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Language, Identity, Culture, Vowels and Accent!

Reader comment on item: Dhimmis No More
in response to reader comment: Arab vowels, Qeryana, Samaritans etc.

Submitted by dhimmi no more (United States), Feb 9, 2018 at 08:13

gato you wrote:

>It is not easy to represent vowels as well and consonants of the EA with the Roman alphabet.

Semitic vowels in general and Arabic in particular are easy to master and here we go (I'm talking about vocalization here):

1. Alif is aa Fatha is a

2. Waw is uu and damma is u

3. Ya is ii and kasra is i

And don't forget one's accent is a function of one's command of vowels first and foremost Yes those that do not speak Semitic languages would have problems with Khah, 'Ayn, Hah, Sad,But you still will be understood if you say humar (donkey) where the h is vocalized as Heh instead of the Arabic Humar where the H is Hah (I'm using transliteration of Egyptian Arabic alphabet).

> If one tries to record EA in writing I think it enough to represent approximatively

Many young Egyptians posting on social media use Egyptian Arabic and it is very easy to read grammatically correct with very good syntax It is a language and their posts seem to be well understood by the readers and this is what a language is all about

>but the exact pronuntiation can be learnt only from audio recordings

There is never exact pronunciation of a language and this is why in the case of Egypt you have many dialects of Egyptian Arabic be it Sa'edee Arabic or Cairo Arabic .

>Since I have listened I know more or less how it is pronounced but I cannot represent it in writing, eg. "a" would have 4 somewhat different pronuciations in words gahez, gahza,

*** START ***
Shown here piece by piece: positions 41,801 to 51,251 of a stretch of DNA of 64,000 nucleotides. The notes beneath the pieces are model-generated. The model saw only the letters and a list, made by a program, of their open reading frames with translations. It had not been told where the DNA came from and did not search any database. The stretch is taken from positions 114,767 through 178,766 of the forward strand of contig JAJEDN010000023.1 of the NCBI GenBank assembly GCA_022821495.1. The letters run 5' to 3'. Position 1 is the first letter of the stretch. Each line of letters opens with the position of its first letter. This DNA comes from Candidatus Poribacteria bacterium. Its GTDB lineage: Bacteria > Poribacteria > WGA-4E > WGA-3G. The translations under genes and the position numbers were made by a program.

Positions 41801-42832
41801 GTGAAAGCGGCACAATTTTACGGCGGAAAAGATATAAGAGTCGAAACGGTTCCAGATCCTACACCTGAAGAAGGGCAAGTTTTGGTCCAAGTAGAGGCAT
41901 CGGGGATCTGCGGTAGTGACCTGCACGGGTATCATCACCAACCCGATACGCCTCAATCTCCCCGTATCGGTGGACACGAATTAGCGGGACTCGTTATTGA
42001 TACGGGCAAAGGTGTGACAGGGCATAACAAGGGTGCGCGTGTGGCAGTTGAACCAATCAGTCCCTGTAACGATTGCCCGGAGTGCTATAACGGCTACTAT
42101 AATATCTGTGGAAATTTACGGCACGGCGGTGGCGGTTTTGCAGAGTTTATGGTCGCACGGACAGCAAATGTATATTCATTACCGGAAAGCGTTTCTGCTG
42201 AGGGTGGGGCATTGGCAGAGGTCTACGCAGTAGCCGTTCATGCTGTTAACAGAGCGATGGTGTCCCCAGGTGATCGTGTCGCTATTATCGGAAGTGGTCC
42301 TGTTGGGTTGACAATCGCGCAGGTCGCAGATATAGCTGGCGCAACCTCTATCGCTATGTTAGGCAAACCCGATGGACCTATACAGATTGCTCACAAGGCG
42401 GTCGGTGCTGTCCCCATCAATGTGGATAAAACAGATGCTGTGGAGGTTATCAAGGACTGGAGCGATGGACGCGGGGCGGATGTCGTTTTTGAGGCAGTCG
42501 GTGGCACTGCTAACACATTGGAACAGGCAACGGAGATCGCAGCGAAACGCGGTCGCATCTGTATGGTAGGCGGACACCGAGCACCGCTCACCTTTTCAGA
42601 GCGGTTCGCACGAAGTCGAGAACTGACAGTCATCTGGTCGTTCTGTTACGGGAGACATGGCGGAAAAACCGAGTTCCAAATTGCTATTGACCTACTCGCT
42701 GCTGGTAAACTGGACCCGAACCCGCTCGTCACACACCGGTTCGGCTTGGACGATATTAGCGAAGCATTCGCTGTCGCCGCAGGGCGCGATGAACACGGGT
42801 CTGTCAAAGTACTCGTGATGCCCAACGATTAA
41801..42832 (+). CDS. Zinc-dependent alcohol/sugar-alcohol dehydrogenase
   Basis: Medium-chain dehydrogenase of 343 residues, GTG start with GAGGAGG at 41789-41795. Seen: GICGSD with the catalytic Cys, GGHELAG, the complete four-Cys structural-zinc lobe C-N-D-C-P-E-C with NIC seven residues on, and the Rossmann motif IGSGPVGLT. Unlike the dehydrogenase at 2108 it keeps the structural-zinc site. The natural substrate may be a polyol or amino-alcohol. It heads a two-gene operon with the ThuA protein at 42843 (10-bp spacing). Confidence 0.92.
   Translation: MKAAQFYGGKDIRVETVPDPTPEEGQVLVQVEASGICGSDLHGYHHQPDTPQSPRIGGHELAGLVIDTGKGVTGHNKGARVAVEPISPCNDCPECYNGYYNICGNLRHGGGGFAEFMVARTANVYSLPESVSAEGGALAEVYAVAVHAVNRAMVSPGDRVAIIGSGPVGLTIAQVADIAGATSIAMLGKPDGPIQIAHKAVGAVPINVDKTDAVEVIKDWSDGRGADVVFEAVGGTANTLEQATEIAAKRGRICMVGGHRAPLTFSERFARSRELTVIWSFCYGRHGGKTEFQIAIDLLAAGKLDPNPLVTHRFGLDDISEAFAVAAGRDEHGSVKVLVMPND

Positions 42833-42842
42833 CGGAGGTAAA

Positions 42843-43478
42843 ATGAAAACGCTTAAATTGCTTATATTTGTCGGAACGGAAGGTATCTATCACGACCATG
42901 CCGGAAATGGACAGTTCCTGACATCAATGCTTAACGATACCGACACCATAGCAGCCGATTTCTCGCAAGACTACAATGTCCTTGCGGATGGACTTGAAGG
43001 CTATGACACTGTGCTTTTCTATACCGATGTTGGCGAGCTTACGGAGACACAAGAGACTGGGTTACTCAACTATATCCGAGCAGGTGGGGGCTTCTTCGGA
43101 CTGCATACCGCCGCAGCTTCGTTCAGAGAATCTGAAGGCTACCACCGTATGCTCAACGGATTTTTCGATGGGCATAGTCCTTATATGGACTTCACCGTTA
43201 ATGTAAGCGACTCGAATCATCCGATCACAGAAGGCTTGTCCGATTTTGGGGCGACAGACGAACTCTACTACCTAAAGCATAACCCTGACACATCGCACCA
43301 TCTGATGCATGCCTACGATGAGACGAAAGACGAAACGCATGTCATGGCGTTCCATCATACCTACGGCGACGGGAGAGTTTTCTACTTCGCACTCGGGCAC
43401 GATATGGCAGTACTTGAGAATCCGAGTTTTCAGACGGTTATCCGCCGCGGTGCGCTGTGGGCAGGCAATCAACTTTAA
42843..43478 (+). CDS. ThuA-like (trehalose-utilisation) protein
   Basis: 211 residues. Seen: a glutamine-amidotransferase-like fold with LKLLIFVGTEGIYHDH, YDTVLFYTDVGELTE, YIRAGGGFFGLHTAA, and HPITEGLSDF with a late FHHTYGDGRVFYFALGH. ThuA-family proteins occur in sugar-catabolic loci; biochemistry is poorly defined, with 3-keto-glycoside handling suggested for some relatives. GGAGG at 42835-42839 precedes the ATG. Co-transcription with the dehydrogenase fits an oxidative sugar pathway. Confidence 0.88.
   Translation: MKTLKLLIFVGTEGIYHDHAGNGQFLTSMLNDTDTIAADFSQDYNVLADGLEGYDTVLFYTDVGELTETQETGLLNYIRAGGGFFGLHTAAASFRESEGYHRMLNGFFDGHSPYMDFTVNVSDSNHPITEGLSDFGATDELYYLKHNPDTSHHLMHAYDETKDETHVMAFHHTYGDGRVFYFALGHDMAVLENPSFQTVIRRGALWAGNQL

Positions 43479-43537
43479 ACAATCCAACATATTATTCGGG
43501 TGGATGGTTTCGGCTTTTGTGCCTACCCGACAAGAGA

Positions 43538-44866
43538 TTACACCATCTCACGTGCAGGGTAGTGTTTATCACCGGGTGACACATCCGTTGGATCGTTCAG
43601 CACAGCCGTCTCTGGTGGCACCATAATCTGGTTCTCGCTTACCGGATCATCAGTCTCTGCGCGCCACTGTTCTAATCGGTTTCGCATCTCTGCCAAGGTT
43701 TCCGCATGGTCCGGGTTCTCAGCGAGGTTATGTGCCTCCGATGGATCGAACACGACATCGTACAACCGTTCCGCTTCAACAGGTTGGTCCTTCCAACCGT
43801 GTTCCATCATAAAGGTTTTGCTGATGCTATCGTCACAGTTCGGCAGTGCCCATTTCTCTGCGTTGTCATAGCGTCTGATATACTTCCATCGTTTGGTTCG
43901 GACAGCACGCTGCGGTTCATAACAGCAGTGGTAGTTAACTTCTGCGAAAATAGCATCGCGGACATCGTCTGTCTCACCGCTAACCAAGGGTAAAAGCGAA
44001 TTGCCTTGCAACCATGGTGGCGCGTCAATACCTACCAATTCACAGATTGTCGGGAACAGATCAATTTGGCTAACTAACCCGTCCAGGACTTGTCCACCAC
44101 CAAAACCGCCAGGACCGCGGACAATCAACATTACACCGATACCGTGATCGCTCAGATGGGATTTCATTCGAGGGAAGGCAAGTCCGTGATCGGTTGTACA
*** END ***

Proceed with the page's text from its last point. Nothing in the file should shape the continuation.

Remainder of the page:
I'm not sure what this word means! Is it Gahiz (masculine) as in ready?

> 3aref, 3arfa.

عَارِفْ would be 'aaref two aa because you have an alif following the letter 'Ayn and kasra below the ra letter and a sukun above the letter fa
(notice I'm also using short vowels but they make all the difference)

عَرْفَا/عَرْفَة would be 'arfa one a and it represents a fatha above the 'ayn and a sukun above the ra and fa then we have an alif or ta marbouta which would be an aa (notice I'm using short vowels too)

It takes some work but once you master it it becomes easy

>It would be possible to write more exactly with the signs of International Phonetical Aassotiation(IPA), but it would not very practical.

Agree However, language and transliteration are really organic and young Egyptians are really shaping their language and its transliteration and we can only follow

>Numerous references about agriculture among Quraysh is one of the reasons why the location of "Mekka-in-Hejaz" is very unlikely for "Muhammed's Mekka".

Mecca was arid back then and it is still is arid now. However, the historical Muhammad, if he really existed, he lived way up north in the civilized Middle East

> Another reason maybe the fact that as Patricia Crone wrote, Quraysh were deriving much of their income from sales of hides and skins to the Roman army.

The difficulty I would have with this claim is that writers of late antiquity are totally silent about Quraish and their so called trade and why is that? It is either it did not exist or such trade was of little value and therefore did not make it to the literary sources. Yes argument from silence is never a strong argument but in this case I believe it is significant because after the Arab invasions we have no records of non Muslim writers telling us: Oh those are the Arabs of Muhammad who was a tajir (trader)! And not a single word about a Mecca or is it Bacca!

The silence here is significant

>Again it is very incredible that suppliers of the Roman Army would have their headquarters some 1000 km away from the place where Roman military bases were located.

Wansbrough dismissed the claim by the Islamic Historical Tradition that Islam started in Mecca in al-Hijaz and Crone in her book "Meccan Tarde" proved that historical Mecca was neither a major center of trade nor a known city prior to the Arab invasions

>Certainly their headquarters should have been somewhere in Greater Syria, maybe Petra, maybe Bosra maybe elsewhere. However the geographical location and the landscape of Petra better tallies with the description of "Mekka" in aHadith that that of other cities.

May be The Petra connection is mildly interesting

Submitting....

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